Sporting KC

Sporting KC squanders two leads in 3-2 loss to Portland Timbers

Updated: 2013-04-28T05:29:31Z

By TOD PALMER

The Kansas City Star

Poor Chance Myers.

Scoreless in 95 career games entering Saturday, Myers broke through not once but twice, staking Sporting Kansas City to leads in the first and 29th minutes against Portland Timbers FC at Sporting Park.

Unfortunately for Myers and his teammates, neither lead stood up in a 3-2 loss witnessed by 20,186 — the club’s 20th consecutive sellout.

“I got to enjoy it for about two minutes after each goal, but we didn’t do enough to come away with the victory, so that (stinks),” Myers said. “There’s no excuses. We’ve just got to be better. We got beat on a set-piece goal, which we usually don’t do, and we got beat on a counter at home, which we usually don’t do.”

Ahead 1-0, Sporting KC, 4-3-2, coughed up the equalizer on a corner kick by Diego Valeri, who picked out Ryan Johnson in the middle of Sporting KC’s penalty box.

Johnson shed defender Matt Besler and redirected Valeri’s low, out-swinging service into the upper left corner and over the head of a leaping Benny Feilhaber.

It was the first goal Sporting KC had allowed off a corner kick since May 21, 2011 — a stretch of 75 games, which predates Sporting Park.

Leading 2-1 mere minutes later, Valeri triggered a 33rd-minute jailbreak when he played a ball into the left channel for Johnson, who sprinted past two Sporting KC defenders and into the box.

Goalkeeper Jimmy Nielsen charged off his line, but Johnson coolly slid the ball across the face of the goal for Darlington Nagbe, who had two steps on left back Seth Sinovic and tied the game at 2-2 with a tap-in for his second goal of the season.

“The problem is we just gave the ball to the other team,” Sporting KC coach Peter Vermes said. “You can’t give balls away to the other team, so they can counter.”

Portland, 3-1-4, scored the game-winner off another turnover-fueled counter in the 58th minute when forward C.J. Sapong and midfielder Paulo Nagamura couldn’t connect on a short pass near the sideline.

The misplay allowed midfielder Diego Chara to run at Sporting KC’s goal with midfielder Uri Rosell trailing the play.

Chara’s diagonal ball found Rodney Wallace, who had squeezed between Myers and Sporting KC’s goal. He then rolled a shot under Nielsen, who allowed only three goals in the first seven games but has allowed five in the last two.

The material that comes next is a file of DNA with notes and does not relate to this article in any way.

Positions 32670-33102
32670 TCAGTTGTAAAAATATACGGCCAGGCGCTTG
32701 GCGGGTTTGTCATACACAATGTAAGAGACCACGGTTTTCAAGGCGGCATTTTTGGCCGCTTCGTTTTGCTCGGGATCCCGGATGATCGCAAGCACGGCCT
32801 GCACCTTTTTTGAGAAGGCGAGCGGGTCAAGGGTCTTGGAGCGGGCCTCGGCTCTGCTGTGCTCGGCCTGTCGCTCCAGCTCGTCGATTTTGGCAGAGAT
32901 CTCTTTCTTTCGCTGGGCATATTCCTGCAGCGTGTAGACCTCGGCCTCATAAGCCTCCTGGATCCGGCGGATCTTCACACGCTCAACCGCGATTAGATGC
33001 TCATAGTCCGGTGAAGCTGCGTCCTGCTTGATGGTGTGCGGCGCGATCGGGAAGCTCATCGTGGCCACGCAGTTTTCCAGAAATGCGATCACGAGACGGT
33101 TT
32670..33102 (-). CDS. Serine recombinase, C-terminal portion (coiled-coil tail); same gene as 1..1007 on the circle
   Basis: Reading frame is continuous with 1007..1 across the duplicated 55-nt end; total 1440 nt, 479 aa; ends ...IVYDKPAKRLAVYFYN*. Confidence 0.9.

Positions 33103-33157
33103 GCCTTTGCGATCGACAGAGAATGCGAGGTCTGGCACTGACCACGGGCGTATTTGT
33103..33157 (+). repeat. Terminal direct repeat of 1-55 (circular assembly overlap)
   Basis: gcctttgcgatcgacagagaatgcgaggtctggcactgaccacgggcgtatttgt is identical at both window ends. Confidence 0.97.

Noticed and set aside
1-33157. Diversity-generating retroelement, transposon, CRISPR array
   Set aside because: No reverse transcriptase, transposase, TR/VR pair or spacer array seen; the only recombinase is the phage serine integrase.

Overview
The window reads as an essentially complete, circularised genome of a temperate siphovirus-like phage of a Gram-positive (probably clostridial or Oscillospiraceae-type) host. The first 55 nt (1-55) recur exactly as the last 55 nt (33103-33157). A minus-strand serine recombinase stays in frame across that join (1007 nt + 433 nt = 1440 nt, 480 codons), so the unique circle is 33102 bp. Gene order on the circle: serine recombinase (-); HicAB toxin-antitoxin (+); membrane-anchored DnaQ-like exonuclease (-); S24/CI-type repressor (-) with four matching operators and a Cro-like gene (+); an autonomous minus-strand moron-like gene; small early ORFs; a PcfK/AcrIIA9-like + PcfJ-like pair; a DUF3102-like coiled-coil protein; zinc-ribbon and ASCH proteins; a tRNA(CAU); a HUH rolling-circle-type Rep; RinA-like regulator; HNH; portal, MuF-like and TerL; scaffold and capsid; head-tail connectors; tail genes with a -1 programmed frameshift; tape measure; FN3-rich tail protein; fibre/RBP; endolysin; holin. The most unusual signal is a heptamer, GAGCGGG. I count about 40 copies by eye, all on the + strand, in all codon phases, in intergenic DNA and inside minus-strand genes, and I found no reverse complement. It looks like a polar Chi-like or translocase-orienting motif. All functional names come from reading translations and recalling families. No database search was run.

“It wasn’t just wide guys,” Vermes said. “It was central midfield guys. We just gave away the ball way too easy, which put us under pressure too many times. That’s not the norm for us, but tonight we just gave the ball away.”

The three goals allowed are the most since a 3-2 loss against FC Dallas on Aug. 27, 2011 — a span of 27 games.

Still, Sporting KC believes that — even with a few moments of sloppy play — three-goal games shouldn’t happen, especially not at home.

“Obviously, we’re losing the ball in bad spots, but it’s also balance and spacing,” left back Sinovic said. “If we’re in the right spots when we lose the ball, we should be able to deal with it. Tonight, we weren’t and we got punished for it.”

Myers put Sporting KC, 4-3-2, in front only 40 seconds into play, when he headed home a long-throw-in by Besler.

Myers put Sporting KC back in front in the 29th minute later when Feilhaber lofted a cross into the box, which found Collin’s feet for a square ball to the right post for an easy putaway.

To reach Tod Palmer, call 816-234-4389 or send email to tpalmer@kcstar.com. Follow him at twitter.com/todpalmer.

Deal Saver Subscribe today!

Comments

The Kansas City Star is pleased to provide this opportunity to share information, experiences and observations about what's in the news. Some of the comments may be reprinted elsewhere on the site or in the newspaper. We encourage lively, open debate on the issues of the day, and ask that you refrain from profanity, hate speech, personal comments and remarks that are off point. Thank you for taking the time to offer your thoughts.

The Kansas City Star uses Facebook's commenting system. You need to log in with a Facebook account in order to comment. If you have questions about commenting with your Facebook account, click here